Free Agent Profile: Jared Odrick

Kev Connaghan provides a closer look at free agent defensive tackle Jared Odrick.

| 2 years ago

Free Agent Profile: Jared Odrick

2015-FA-profile-feat-odrickNdamukong Suh will not be the only former 2010 first round interior lineman to draw attention in free agency, as Jared Odrick is also set to test the open market. Suh’s glittering career and terrific skill set unquestionably makes him the top interior defensive lineman available in free agency, but as competitive as the race to sign him will be, only one team can win it.

For the rest, a player like Odrick should hold real appeal. Something of a poor man’s Suh, Odrick possesses a similar scheme versatility and has enough talent for interior disruption to be a desirable free agent in his own right.

Career so far

odrick table

Odrick’s rookie season in 2010 was cut short almost before it began, sustaining a leg injury in the season opener against Buffalo which kept him out for the rest of the year. He was fully healthy for the following season and hasn’t missed a game since, putting to rest any potential durability questions. Odrick made a strong impression in 2011 with five sacks, making a name for himself as a pass rushing 3-4 defensive end.

The Dolphins moved to a four-man front for the following season and Odrick spent 2012 miscast as a 4-3 defensive end. While Odrick has the length to fit as a base end in that front , he lacks the burst and skill set of a true edge rusher, leaving him particularly ill-suited to the weakside role he was asked to fill; he graded poorly (-18.2) as a result.

The following year the Dolphins shifted Odrick to a more natural interior role, using him as a 3-technique. Odrick responded with his best season to date (+9.6), proving himself to be a disruptive interior pass rusher with five sacks and 46 total pressures. He caused less chaos in 2014 but still graded solidly and it is in this interior disruptor role that he will draw interest in free agency.


Odrick lacks the outstanding burst or raw power that many great pass rushers possess, however he has a little of both, has good length for an interior lineman and knows how to use that to maximum effect. At 6-foot-5 with 34-inch arms, Odrick has the necessary reach to get his hands onto the body of most opposing interior offensive linemen, before they can get to him. That allows him to dictate the initial phase of the engagement, and the player who seizes the initiative from the snap will often win out.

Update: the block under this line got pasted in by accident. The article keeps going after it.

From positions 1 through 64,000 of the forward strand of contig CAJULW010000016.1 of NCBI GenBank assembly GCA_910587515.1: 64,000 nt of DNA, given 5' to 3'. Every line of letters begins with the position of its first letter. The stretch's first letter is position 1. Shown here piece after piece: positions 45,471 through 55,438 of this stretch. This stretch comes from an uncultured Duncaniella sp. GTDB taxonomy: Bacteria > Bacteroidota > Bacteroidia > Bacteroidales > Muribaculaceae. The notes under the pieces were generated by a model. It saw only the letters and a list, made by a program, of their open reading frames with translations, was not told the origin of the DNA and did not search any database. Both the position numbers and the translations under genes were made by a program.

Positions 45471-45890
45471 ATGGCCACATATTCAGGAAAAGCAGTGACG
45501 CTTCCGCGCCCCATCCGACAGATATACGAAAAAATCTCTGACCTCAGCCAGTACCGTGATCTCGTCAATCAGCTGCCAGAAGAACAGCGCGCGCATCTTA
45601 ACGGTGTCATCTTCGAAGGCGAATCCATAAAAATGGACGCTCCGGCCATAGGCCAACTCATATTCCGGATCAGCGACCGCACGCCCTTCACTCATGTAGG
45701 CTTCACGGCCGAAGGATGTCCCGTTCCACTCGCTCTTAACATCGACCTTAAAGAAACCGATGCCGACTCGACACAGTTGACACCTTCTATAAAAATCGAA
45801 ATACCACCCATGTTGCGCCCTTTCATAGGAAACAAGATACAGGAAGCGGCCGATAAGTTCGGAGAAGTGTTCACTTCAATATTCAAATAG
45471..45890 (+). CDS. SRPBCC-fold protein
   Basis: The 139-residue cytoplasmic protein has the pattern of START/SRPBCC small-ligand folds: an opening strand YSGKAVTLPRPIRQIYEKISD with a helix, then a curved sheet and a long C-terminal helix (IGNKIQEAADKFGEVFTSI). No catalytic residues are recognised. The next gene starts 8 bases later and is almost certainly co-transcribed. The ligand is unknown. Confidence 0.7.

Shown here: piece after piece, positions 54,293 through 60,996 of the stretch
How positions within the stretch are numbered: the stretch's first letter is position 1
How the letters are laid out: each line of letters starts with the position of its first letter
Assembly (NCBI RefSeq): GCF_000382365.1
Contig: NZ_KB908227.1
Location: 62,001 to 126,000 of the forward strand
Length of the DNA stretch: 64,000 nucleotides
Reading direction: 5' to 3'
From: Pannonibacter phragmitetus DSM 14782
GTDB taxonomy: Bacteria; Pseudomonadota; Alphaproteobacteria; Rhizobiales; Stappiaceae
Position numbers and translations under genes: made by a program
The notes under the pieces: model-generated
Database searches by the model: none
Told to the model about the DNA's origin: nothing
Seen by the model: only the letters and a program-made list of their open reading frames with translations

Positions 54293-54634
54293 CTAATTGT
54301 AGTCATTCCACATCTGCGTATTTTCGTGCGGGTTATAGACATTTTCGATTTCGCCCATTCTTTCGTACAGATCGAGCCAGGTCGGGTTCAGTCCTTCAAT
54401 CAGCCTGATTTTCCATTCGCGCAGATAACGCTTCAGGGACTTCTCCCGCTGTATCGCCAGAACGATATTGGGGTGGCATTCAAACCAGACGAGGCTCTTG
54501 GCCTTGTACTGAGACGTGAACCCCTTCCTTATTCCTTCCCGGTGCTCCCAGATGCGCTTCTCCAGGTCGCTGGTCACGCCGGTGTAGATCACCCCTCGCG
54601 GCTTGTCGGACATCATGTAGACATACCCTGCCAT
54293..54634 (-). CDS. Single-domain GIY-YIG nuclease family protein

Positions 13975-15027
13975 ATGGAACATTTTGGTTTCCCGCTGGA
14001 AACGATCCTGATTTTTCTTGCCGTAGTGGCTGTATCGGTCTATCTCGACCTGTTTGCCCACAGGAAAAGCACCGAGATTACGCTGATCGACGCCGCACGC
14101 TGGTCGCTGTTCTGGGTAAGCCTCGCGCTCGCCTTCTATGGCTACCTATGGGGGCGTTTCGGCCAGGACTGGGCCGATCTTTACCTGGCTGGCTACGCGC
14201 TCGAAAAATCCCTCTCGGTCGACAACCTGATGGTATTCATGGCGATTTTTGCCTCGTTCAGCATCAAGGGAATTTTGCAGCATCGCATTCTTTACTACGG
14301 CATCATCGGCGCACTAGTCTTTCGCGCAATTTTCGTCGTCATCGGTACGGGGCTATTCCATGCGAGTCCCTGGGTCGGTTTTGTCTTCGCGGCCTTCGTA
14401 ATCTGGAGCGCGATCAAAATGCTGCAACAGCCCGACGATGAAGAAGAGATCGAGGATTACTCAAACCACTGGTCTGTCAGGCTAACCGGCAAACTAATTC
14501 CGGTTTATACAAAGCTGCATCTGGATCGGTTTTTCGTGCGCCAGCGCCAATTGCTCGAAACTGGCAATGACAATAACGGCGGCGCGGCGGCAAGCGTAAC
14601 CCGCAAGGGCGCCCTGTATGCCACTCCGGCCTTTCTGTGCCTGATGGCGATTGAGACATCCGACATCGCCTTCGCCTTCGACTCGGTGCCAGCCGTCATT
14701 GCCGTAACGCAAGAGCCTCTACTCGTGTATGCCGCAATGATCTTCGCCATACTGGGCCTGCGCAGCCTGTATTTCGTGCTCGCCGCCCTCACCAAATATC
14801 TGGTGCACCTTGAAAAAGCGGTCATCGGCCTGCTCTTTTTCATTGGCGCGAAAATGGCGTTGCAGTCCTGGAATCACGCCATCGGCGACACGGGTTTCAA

That can be seen in the Week 1 play below, where Odrick gets his hands on Marcus Cannon right from the snap, shrugs him aside, and closes on Tom Brady forcing the incompletion.

Odrick gif

Odrick backs up that length advantage with strong and active hand use, fighting off counter moves and keeping his opponent on the back foot. He is particularly adept at using the swim move to beat his blocker, but can also rip or spin his way past the blocker, while possessing enough power to bull an unbalanced blocker into the backfield.

While he lacked the burst to play as an edge rusher in 2012, Odrick is nimble for an interior lineman, allowing him to wrong foot blockers and get skinny when attacking a gap. Odrick also tends to play with his head up, meaning that even if he is stymied at the line, he can keep an eye on the passer and get those long arms in the air if the pass is coming his way, he had five batted passes in 2014, mostly by doing just that.

Scheme versatility

Odrick has spent the past two seasons as an effective 3-technique in a four-man front. It is a role he suits well with his ability to deal with a single blockers or attack a gap. However, he has the prototypical size and length to play as a 5-technique, the 3-4 end. That’s exactly what he was drafted to be, and he showed considerable promise in that role back in 2011.

Not all three-man fronts use defensive ends in the same way, two-gap schemes tend to seek ends who excel against a double team and stay stout against the run; Odrick holds his own in run defense but wouldn’t be an obvious choice for that scheme. However, many 3-4 defenses follow Bum Phillips’ lead and utilise one-gap principles. In that scheme the prototype end plays like a 3-technique, but has the length of a 5-tech, making Odrick a perfect fit.


Of course NFL defenses are rarely so vanilla that they operate out of one look exclusively. Instead, they use a variety of fronts depending upon game situation, making positional versatility a highly desirable trait. Odrick certainly has that.

For teams that lack the cap space to make a serious run at signing Suh, there will be few more attractive interior players than Odrick, and unlike Suh, signing Odrick won’t break the bank. The closest parallel from last year’s free agents is probably Jason Hatcher, a similarly long and versatile player who signed a four-year $27.5m deal to play in Washington, with $10.5m of that guaranteed. Hatcher was coming off a career-high 11 sack season, but he was also four years older than Odrick is at this point with some durability concerns, so Odrick may be able to command a similar deal.


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| Analyst

Kevin has been an analyst at Pro Football Focus since 2014, with a particular focus on college football.

  • davathon

    Odrick’s not that good. He takes a lot of plays off. He’s soft. Plus, he’s known as a bad lockerroom guy. I hope my team stays away from him. He’s not worth the risk.